Proposal for a national earthquake insurance program for Greece

Aglaia PETSETI

University of Pireaus

Greece is characterized by its high seismic exposure. It is estimated that the economic loss to the residential stock of a 1-in-200 year event is likely to be greater than 22 billion Euros while for a shorter return period 1-in-5 year it is likely to be 1.3 billion Euros. This potential loss severity was estimated by employing four different renowned catastrophe models and by developing a valuable and unique data bank of the residential stock in the country. The severity of losses underscores the urgent need for establishing a National Earthquake Insurance Program that will replace the ex post disaster relief by the State when an earthquake occurs. It is proposed that earthquake coverage up to a maximum amount should be provided on a compulsory basis to all homeowners at affordable but risk-based premiums which consider location and construction period. Transfer of earthquake risk to international reinsurers safeguards high capacity and success of the program in the long run. The program should provide insurance to all home owners, without excluding old houses, at a cost much lower than the private market. Expected claims response will increase penetration which will lead in better reinsurance terms or even expansion of the program to cover other catastrophic risks. A national risk management approach will prove to be beneficial for the Greek society overall."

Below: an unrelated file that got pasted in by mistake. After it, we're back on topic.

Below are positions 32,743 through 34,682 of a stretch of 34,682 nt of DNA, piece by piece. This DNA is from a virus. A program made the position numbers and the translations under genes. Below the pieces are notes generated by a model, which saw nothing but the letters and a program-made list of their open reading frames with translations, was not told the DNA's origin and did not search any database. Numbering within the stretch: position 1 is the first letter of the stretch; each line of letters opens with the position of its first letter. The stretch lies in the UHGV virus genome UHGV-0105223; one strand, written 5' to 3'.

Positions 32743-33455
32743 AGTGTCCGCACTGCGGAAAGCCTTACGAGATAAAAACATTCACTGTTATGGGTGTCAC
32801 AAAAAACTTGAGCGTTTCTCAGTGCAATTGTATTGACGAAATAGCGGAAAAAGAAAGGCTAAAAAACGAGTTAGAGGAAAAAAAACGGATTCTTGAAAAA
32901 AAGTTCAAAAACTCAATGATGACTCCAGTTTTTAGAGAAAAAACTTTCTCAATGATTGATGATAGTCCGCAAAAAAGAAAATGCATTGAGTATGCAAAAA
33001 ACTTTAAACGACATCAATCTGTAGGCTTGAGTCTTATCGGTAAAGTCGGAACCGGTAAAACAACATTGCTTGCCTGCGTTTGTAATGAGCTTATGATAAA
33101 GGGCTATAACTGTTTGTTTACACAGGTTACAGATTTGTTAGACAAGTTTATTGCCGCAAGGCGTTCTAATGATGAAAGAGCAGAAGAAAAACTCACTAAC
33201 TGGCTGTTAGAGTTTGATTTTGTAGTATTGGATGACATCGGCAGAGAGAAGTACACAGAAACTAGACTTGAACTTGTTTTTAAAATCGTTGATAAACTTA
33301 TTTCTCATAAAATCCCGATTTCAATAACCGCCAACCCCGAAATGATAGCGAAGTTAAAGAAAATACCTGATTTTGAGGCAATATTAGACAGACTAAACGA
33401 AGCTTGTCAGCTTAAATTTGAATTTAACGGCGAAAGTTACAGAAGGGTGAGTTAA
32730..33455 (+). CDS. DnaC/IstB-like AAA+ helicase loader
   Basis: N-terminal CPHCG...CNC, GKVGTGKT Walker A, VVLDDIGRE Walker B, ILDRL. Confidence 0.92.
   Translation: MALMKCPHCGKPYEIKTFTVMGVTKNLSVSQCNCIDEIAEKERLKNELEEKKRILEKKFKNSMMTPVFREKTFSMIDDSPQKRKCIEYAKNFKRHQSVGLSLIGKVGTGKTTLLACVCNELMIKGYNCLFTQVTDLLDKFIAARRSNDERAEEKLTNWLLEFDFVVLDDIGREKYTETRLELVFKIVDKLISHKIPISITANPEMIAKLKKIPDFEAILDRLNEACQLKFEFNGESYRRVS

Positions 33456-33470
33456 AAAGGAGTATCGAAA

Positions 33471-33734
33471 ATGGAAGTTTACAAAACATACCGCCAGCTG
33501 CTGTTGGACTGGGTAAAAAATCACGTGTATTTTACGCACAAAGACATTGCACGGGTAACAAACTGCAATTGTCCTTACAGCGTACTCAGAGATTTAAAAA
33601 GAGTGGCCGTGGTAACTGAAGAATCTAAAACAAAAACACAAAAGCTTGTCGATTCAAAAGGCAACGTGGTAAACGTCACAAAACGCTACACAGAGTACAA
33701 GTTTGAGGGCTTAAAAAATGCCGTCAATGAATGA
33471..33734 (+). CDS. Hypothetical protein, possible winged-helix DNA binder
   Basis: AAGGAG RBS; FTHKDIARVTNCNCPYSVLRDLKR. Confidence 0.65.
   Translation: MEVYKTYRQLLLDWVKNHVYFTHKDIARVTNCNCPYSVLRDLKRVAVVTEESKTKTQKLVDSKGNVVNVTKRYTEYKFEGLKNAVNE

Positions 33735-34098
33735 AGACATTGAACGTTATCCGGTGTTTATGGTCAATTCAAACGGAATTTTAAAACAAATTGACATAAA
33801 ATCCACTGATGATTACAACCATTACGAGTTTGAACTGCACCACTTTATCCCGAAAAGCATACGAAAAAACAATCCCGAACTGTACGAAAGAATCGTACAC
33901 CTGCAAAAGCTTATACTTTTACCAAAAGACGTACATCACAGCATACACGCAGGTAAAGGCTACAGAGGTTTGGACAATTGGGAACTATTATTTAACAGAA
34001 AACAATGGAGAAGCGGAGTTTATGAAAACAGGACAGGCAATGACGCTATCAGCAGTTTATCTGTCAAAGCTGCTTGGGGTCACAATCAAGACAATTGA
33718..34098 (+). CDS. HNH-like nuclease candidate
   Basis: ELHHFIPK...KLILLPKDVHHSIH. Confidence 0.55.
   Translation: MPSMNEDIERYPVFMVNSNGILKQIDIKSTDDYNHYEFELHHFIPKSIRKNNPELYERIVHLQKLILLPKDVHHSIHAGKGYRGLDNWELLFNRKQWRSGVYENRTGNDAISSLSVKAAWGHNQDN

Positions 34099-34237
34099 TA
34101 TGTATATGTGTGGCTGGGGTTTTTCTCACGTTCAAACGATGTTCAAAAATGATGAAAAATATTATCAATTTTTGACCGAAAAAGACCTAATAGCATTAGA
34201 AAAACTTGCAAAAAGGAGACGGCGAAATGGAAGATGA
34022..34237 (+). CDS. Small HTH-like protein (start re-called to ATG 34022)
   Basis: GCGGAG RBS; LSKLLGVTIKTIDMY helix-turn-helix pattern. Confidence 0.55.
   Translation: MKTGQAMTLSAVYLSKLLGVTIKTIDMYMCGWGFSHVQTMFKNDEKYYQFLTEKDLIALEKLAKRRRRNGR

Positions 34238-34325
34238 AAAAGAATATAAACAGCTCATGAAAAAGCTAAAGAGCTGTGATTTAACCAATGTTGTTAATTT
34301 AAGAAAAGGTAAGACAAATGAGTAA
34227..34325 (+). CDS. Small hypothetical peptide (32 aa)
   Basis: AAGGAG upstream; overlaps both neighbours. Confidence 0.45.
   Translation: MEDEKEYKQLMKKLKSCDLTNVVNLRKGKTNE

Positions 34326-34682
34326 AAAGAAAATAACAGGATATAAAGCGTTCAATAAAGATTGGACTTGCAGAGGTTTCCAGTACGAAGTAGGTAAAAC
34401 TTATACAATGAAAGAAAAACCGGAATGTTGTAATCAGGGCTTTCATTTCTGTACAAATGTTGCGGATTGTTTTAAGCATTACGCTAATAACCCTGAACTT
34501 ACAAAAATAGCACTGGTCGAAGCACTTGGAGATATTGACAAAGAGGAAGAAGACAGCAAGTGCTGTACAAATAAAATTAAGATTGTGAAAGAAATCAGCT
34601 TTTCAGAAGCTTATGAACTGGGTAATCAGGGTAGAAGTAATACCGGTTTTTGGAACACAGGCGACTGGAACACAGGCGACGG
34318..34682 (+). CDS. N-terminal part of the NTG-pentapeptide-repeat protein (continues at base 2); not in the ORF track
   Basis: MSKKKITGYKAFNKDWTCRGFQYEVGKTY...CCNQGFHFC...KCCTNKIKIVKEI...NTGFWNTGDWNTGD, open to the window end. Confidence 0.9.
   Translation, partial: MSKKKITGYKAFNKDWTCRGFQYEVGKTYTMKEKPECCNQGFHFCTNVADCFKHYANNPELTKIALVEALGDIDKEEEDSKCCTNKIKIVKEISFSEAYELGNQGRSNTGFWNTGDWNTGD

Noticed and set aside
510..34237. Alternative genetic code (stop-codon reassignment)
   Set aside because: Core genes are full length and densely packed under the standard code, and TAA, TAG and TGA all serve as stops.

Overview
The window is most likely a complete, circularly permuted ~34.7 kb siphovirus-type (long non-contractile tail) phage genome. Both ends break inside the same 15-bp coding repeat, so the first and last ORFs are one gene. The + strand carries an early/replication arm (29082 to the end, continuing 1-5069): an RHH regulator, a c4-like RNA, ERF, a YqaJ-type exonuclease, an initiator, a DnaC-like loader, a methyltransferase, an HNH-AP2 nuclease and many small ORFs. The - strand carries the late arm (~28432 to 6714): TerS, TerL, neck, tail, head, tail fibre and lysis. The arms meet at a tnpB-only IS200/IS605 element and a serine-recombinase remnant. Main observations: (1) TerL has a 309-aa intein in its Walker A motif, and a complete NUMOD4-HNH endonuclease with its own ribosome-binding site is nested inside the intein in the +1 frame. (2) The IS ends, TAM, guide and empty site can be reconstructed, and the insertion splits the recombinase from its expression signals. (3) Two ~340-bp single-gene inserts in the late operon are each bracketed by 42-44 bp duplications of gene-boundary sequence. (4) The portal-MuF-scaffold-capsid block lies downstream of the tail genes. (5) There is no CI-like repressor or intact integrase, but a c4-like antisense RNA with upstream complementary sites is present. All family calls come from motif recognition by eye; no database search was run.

Bundling of risks for disaster proofing

Rajagopalan DEVABALAN

CARE, India, Republic of